The Chancellor announced that retailers and restaurateurs, including pubs, with a rateable value of less than £51k will have their business rate bills cut by a third over the next two years.
BII CEO, Mike Clist comments on the impact it will have on pubs:
“We are delighted to hear that business rates have been cut by one third for many of our members running businesses with a rateable value of under £51k. This will provide much needed help to the most vulnerable pubs in our communities. In the longer term, root-and-branch business rate reform will be required to tackle the disparity between high street businesses and online retailers.”
UKHospitality praised the positive moves but said they needed to be a springboard for further business rates reform. Chief Executive, Kate Nicholls said “If the Government is serious about updating the rates system then we still need to see a thorough, root and branch reform of the whole system to ensure it is fair and fit for purpose in the 21st Century”
Duty on beer, cider and spirits has been frozen; the Chancellor Phillip Hammond commented:
“I have received numerous representations from my honorable and right honorable friends on one particular subject and in response I will be freezing beer and cider duty for the next year, keeping the cost of beer down for patrons of the great British pub”.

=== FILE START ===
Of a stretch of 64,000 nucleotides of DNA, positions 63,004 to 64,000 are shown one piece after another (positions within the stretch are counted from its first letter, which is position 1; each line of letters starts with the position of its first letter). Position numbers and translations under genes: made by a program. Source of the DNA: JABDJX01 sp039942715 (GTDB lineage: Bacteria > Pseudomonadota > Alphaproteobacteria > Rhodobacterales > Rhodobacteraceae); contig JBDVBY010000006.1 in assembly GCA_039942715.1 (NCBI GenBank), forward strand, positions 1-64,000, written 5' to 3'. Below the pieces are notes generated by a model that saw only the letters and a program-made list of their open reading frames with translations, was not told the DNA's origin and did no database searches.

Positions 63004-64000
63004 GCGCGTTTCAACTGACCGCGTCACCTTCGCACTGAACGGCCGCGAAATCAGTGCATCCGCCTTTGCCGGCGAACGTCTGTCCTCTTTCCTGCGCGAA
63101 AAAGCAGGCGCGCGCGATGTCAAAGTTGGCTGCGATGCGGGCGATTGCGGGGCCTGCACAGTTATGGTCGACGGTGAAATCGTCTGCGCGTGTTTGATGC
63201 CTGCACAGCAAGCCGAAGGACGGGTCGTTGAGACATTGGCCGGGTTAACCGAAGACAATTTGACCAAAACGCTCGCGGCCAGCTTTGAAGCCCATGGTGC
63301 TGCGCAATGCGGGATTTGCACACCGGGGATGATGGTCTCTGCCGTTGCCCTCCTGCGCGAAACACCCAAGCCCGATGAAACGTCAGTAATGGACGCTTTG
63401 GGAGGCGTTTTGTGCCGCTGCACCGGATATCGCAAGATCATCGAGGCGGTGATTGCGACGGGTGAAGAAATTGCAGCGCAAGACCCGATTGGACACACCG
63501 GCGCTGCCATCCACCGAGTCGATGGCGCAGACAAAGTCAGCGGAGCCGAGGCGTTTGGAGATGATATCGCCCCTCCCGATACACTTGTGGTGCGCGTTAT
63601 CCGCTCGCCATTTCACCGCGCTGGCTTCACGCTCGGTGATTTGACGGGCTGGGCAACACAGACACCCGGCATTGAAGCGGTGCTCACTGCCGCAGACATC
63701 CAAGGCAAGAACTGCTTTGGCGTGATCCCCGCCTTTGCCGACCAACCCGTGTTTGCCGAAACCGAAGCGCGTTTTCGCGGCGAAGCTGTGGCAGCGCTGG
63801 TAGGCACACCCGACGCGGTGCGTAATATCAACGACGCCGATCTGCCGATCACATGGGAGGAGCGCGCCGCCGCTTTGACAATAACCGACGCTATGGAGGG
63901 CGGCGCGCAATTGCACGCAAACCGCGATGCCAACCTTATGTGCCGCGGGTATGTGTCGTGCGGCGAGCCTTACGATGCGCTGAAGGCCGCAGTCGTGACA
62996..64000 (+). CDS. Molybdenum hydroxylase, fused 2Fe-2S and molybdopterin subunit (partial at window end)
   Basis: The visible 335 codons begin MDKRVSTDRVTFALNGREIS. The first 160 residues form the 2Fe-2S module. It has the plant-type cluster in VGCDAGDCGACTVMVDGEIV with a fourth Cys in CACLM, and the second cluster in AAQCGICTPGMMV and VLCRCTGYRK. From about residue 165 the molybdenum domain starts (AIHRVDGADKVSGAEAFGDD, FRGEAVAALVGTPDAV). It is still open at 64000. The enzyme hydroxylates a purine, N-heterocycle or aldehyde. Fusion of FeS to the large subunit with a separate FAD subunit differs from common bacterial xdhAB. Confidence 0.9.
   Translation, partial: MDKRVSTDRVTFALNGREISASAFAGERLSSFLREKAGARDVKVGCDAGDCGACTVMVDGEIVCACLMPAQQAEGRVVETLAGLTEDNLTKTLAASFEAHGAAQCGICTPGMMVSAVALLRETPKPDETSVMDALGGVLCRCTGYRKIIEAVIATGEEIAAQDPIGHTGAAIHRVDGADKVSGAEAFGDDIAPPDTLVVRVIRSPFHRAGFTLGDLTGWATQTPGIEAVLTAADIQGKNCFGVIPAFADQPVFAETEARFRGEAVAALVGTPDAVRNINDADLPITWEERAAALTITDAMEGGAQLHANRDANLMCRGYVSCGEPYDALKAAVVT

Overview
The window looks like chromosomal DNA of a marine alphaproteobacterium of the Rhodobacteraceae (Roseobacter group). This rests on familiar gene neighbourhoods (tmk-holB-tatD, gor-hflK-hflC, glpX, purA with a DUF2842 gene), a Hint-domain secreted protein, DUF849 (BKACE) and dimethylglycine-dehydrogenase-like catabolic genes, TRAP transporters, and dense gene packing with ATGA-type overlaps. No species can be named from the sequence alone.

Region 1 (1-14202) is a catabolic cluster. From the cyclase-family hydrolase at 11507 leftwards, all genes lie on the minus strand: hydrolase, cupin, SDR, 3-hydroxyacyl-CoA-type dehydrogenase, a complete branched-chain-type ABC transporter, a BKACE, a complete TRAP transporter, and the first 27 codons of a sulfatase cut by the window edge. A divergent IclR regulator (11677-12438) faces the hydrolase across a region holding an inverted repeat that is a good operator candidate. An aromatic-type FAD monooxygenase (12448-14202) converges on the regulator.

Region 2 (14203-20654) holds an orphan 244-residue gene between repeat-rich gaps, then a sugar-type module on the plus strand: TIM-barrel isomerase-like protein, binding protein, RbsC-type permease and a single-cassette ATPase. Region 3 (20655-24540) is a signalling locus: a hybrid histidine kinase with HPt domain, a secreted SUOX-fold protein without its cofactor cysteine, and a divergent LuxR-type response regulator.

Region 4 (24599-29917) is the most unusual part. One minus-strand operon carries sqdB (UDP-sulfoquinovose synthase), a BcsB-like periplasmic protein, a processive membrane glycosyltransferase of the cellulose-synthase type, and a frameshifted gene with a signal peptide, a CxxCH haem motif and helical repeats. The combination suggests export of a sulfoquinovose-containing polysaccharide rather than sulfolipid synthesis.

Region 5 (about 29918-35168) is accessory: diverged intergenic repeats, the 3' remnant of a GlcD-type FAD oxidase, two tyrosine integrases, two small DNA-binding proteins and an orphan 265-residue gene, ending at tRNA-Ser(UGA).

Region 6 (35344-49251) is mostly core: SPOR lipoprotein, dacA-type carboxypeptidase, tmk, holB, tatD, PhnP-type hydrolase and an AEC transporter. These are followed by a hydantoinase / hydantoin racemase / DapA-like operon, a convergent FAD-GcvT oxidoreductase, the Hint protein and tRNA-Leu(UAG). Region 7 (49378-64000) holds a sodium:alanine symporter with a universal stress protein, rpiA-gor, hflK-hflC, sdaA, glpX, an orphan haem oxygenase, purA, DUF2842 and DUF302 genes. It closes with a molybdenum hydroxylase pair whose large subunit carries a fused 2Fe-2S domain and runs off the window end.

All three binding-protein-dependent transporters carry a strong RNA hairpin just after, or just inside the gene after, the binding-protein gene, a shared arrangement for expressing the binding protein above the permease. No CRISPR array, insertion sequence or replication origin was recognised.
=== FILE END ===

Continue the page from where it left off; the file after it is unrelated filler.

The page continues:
The freeze on duty for beer, cider and spirits was unexpected, but very welcome, and it is expected to provide a much needed boost to the hospitality industry.
The Society of Independent Brewers Chief Executive Mike Benner said that the Chancellor would be toasted with a pint of British Independently-brewed beer. “A freeze in beer duty is good news for UK brewers, publicans and beer drinkers. A planned rise in line with inflation would have meant a £100m hit to Britain’s brewers.”
However, a different reaction was had by The Wine and Spirit Trade Association (WSTA) in response to the increase in wine rates. Effective from the 1st February 2019, it is estimated that the price of a bottle of wine will go up by 7p, sparkling wine by 9p and an average bottle of fortified wine by 9p. One top of this, VAT will add a further 20% to the cost.
The WSTA said Hammond had “closed himself off to the concerns of our world leading industry and is widely out of touch with British consumers”.
WSTA Chief Executive Miles Beal commented “It actively undermines a sector that has been hardest hit since the Brexit referendum and will be thoroughly unwelcome for the 33m consumers of the nation’s most popular alcoholic drink”.
The National Living Wage (NLW), the obligatory minimum amount paid to workers aged 25 and over, will rise 38p too £8.21 per hour next April. This amounts to an annual increase of around £690 for full-time workers.
The amount paid by smaller businesses to the apprenticeship levy had been halved by 5%. The Chancellor also extended the minimum qualifying period for entrepreneurs relief from 12 months to two years.
In response to this year’s Autumn budget, BII CEO Mike Clist summarises his thoughts “We believe that the help our industry has been given by the Chancellor in the Autumn Budget is a direct result of all the organisations and associations within our great sector, joining together as one voice behind the #longlivethelocal campaign.”